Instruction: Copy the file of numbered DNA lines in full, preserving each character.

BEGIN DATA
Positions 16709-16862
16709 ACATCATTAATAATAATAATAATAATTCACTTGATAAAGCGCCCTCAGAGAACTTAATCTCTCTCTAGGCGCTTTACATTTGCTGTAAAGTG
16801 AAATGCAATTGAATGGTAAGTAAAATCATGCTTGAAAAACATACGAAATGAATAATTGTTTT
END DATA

Positions 16709-16862
16709 ACATCATTAATAATAATAATAATAATTCACTTGATAAAGCGCCCTCAGAGAACTTAATCTCTCTCTAGGCGCTTTACATTTGCTGTAAAGTG
16801 AAATGCAATTGAATGGTAAGTAAAATCATGCTTGAAAAACATACGAAATGAATAATTGTTTT